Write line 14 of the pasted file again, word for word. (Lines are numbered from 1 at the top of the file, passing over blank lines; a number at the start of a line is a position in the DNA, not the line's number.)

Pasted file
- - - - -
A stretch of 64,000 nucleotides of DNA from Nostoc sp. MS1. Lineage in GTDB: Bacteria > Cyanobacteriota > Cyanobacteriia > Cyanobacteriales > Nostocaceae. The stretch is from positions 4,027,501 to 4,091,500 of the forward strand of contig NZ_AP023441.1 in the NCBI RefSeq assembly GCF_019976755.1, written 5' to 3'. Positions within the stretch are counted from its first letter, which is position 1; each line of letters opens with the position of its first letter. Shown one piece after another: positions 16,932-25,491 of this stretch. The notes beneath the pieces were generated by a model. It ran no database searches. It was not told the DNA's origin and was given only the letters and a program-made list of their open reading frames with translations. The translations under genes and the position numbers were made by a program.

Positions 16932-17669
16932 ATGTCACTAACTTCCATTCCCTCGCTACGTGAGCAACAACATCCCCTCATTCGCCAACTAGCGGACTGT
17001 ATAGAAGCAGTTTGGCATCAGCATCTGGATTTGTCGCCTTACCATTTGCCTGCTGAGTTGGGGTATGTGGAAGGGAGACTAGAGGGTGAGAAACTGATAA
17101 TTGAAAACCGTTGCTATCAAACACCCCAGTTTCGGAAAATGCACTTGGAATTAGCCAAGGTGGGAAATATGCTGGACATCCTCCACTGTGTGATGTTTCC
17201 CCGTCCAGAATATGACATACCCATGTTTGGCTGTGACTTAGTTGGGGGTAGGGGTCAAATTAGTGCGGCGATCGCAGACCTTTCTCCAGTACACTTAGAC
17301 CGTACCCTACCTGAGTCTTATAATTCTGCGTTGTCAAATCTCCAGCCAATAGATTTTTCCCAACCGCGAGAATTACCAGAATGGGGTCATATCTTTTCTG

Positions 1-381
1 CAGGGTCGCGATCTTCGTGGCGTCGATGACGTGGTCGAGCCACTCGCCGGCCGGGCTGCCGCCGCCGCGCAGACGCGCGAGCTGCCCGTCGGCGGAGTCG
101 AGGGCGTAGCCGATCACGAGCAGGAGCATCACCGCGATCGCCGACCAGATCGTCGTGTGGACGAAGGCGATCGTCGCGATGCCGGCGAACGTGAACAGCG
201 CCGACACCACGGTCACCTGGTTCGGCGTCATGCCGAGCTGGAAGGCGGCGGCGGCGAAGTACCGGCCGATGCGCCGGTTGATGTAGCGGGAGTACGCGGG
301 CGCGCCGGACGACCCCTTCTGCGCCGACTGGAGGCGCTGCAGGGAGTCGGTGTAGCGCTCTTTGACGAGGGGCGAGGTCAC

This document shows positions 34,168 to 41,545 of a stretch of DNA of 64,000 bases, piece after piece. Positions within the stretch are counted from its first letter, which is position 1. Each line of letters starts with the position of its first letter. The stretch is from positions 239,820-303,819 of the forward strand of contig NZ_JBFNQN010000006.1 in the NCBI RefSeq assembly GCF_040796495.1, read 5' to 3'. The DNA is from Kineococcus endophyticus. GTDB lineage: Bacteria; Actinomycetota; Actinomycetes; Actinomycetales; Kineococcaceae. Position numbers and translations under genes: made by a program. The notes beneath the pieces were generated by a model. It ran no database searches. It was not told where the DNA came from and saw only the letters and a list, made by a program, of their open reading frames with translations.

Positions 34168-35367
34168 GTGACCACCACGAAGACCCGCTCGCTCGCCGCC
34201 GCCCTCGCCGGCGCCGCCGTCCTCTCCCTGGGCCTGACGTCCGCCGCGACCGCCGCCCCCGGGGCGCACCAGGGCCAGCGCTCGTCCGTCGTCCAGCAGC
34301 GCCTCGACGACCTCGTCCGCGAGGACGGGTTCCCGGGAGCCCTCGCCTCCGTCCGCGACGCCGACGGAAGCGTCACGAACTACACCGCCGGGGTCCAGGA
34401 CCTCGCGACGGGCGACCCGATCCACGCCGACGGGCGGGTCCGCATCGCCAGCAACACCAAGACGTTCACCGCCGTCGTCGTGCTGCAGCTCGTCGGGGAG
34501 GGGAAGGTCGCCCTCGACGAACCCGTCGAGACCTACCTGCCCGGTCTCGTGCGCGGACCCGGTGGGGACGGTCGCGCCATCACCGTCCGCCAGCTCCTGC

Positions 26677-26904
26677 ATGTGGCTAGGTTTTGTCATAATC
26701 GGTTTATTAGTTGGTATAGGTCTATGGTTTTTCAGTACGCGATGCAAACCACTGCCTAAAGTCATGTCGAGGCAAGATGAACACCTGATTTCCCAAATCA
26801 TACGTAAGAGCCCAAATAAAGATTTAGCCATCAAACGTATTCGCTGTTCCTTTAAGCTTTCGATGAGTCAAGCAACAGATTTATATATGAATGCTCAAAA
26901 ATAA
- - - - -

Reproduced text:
Positions 34168-35367